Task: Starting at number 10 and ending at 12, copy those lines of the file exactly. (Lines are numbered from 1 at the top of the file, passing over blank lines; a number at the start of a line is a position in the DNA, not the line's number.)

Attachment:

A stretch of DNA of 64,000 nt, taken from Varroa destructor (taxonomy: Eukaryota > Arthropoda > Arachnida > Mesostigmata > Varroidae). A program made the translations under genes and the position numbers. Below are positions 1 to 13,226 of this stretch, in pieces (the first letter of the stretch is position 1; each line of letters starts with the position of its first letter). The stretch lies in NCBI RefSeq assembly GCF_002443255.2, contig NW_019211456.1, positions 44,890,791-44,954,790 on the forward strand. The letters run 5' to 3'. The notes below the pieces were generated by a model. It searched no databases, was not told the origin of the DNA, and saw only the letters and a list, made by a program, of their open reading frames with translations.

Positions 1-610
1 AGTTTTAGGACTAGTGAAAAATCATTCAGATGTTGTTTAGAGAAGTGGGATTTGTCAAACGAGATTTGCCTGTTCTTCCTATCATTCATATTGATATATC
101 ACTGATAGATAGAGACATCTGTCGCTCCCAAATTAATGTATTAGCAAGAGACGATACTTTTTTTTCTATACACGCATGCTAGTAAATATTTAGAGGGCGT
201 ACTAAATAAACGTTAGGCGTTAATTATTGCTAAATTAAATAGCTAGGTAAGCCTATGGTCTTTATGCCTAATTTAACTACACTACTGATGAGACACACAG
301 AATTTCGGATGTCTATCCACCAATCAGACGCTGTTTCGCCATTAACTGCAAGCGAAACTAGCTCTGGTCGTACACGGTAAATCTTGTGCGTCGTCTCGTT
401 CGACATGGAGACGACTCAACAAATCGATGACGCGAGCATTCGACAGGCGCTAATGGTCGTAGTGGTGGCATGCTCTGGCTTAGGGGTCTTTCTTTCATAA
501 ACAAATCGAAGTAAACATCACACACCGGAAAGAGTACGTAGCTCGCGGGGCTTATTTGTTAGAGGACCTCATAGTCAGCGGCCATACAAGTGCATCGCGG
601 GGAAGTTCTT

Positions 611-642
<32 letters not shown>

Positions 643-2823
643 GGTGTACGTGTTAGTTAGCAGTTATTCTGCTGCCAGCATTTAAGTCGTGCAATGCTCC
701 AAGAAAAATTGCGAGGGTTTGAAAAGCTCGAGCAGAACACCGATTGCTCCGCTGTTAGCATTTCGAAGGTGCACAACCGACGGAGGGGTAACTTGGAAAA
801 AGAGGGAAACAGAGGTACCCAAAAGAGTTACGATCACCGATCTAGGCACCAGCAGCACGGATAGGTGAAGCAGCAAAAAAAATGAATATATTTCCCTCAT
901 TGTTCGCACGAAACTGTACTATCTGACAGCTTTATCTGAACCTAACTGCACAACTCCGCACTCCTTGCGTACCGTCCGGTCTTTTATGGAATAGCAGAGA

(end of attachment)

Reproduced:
Positions 611-642
<32 letters not shown>

Positions 643-2823